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5th November, 2021

We are taking part in Movember this year! At a recent carer forum our CEO, Peter was asked if we could do more to raise awareness of men’s mental health and wellbeing. Well, we can!

Men can often feel reluctant to find support when they need it, so we’re going to help to make a difference by raising awareness and funds for Movember.

Movember is a men’s health charity that takes the lead in focusing on suicide prevention and mental health, testicular cancer and prostate cancer.

Our team of Mo Bros and Mo Sisters are all ready to raise awareness and funds for Movember. Some are growing moustaches; some have chosen to run/walk 60km over the month of November and we even have someone who will be completing 60 squats a day!  60 is a particularly significant figure for suicide prevention, as we lose 60 men to suicide worldwide every hour of every day.

You can donate to the team here.

Movember aims to reduce the number of men lost to suicide by 25% by 2030 by raising awareness and funding projects worldwide. You can find the projects that they fund in the UK here.

Is there anything we can do to help the men in our lives? Here is some useful information and links to support the prevention of suicide.

Suicide Prevention Awareness

Research by Movember shows that stronger social connections can help to reduce the risk of suicide for men. That means we can do more to help more men to talk about things that really matter. In-depth conversations don’t always come easy, but here is a great tool from Movember in starting meaningful conversations and keeping them going.

Spot someone who is struggling

It can be really hard to spot someone who is struggling. For example, do you automatically reply with “I’m fine” when asked how you are? Many of us do. Here is some help from Movember to help spot a man who maybe hasn’t quite been feeling themselves lately.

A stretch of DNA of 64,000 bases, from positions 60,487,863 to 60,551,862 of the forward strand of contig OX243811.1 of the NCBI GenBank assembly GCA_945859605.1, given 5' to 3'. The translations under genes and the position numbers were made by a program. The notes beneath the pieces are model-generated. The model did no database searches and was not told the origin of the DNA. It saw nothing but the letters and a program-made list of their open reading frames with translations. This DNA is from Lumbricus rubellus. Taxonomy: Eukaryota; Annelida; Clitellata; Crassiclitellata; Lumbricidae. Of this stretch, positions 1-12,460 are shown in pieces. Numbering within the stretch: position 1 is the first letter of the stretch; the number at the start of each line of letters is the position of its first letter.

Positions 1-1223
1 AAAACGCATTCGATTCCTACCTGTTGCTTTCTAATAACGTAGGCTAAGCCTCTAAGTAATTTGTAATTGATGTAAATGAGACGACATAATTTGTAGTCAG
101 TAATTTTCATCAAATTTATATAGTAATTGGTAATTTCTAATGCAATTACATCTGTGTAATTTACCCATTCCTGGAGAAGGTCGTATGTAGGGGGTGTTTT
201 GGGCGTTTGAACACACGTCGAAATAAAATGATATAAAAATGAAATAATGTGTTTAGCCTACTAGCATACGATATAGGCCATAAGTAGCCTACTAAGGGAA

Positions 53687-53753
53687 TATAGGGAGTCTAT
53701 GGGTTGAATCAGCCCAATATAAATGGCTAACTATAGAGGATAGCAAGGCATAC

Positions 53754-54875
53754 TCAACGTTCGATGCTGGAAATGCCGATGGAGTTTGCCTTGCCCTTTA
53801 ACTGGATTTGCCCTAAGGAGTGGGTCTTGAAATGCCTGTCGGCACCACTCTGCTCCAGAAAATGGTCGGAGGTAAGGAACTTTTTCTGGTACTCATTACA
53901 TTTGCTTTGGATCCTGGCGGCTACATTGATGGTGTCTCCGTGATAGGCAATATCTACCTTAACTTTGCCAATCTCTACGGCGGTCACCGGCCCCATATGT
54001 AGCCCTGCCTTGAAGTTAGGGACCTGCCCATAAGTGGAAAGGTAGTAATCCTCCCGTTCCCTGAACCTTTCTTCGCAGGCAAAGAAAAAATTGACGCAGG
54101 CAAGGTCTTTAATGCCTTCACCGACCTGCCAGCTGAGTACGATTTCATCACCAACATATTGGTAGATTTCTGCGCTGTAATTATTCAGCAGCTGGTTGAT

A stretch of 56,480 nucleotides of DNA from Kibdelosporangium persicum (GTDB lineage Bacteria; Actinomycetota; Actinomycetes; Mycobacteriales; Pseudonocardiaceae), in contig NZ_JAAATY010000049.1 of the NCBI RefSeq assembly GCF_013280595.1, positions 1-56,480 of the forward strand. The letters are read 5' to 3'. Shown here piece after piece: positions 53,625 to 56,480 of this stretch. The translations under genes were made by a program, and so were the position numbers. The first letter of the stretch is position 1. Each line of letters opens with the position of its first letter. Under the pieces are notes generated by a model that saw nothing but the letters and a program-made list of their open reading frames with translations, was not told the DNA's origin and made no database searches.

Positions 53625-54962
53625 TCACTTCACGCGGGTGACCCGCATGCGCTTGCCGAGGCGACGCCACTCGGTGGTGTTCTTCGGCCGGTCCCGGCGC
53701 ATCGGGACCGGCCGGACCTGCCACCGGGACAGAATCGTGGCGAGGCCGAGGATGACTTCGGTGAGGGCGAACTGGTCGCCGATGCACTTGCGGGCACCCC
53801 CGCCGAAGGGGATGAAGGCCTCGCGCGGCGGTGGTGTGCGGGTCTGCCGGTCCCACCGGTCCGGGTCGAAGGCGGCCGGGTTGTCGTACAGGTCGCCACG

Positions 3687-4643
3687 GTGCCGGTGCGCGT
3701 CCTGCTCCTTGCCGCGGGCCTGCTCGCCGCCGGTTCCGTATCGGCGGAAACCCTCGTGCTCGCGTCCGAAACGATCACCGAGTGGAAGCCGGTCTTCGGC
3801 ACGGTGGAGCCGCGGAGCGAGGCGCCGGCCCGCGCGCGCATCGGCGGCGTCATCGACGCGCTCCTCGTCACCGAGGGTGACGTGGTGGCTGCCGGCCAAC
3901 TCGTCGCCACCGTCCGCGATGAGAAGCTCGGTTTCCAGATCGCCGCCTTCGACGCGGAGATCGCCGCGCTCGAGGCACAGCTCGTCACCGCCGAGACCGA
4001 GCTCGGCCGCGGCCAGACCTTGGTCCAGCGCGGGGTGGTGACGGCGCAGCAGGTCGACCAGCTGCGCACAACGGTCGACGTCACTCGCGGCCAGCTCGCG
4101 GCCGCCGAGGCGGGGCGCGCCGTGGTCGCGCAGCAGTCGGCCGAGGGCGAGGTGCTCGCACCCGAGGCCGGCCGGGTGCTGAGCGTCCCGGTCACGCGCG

Someone who is feeling suicidal might:

  • say they feel trapped, and that they just can't see their way out of their problems
  • start misusing drugs or alcohol and/or self-harm
  • express that everything feels just hopeless
  • show increasing and sudden episodes of anger and rage
  • appear anxious, agitated, and become increasingly withdrawn
  • start doing risky activities with no concern for their own safety or consequences

How to Help

If you think that someone's life is in immediate danger, call 999. You can find links and information about support organisations for people in crisis here.

You may be able to help someone more than you know by opening a meaningful conversation and offering a listening ear.

ALEC - Movember

Movember offers four steps in helping someone who is struggling, to start talking (ALEC).

1. Ask

“You haven’t seemed yourself lately. Is everything okay?”

Don’t be afraid to ask again – it’s very easy to give an automatic “I’m fine” response to start with.

2. Listen

Helping someone isn't always about finding solutions for them. Actively listening can be a lifeline for someone who is struggling. Asking more questions rather than sharing your own experiences can really help someone to open up.

“That sounds really tough. How long have you been feeling like that?”

 Take a look at the SHUSH active listening technique from the Samaritans.

3. Encourage Action

Encourage him to think about things that might improve his wellbeing in general. Is he sleeping, eating properly, exercising? Is there someone else he trusts to talk to as well as you?

If he’s been feeling low for more than a couple of weeks, encourage him to speak with his doctor.

4. Check In

Show him that you’re there for him by arranging another meet up or a call where you can get a feel for if he’s feeling better.

Five steps to mental wellbeing

Here are five steps we can all take to help improve our mental health and wellbeing.

  • Learn a skill - boost your confidence and build your feeling of purpose.
  • Connect with other people - if you've found yourself becoming more isolated, reach out.
  • Be physically active - start small, release the feel-good chemicals and set some achievable goals.
  • Be mindful – take some time to pay attention to the present moment, rather than worrying about the past or future. It isn't easy to do this to start with, but with practice, being able to remain in the present can give you a great sense of wellbeing. Read more here.
  • Give to others - helps you build your feeling of self-worth and to connect with others around you.

Remember that often, taking that first step to action is the hardest.

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